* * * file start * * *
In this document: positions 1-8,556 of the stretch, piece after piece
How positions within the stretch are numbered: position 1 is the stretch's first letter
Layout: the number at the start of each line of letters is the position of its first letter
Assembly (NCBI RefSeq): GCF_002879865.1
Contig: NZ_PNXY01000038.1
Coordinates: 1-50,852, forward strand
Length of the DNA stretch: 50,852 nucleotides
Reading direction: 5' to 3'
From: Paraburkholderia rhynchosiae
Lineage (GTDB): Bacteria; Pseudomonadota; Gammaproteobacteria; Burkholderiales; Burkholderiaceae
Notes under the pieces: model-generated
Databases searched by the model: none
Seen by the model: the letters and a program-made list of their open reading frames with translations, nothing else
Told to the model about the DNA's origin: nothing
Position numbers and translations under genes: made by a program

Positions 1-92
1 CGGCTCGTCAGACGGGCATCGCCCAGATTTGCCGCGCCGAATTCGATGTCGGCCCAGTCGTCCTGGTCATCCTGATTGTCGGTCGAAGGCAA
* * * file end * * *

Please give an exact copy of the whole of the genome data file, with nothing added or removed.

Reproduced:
In this document: positions 1-8,556 of the stretch, piece after piece
How positions within the stretch are numbered: position 1 is the stretch's first letter
Layout: the number at the start of each line of letters is the position of its first letter
Assembly (NCBI RefSeq): GCF_002879865.1
Contig: NZ_PNXY01000038.1
Coordinates: 1-50,852, forward strand
Length of the DNA stretch: 50,852 nucleotides
Reading direction: 5' to 3'
From: Paraburkholderia rhynchosiae
Lineage (GTDB): Bacteria; Pseudomonadota; Gammaproteobacteria; Burkholderiales; Burkholderiaceae
Notes under the pieces: model-generated
Databases searched by the model: none
Seen by the model: the letters and a program-made list of their open reading frames with translations, nothing else
Told to the model about the DNA's origin: nothing
Position numbers and translations under genes: made by a program

Positions 1-92
1 CGGCTCGTCAGACGGGCATCGCCCAGATTTGCCGCGCCGAATTCGATGTCGGCCCAGTCGTCCTGGTCATCCTGATTGTCGGTCGAAGGCAA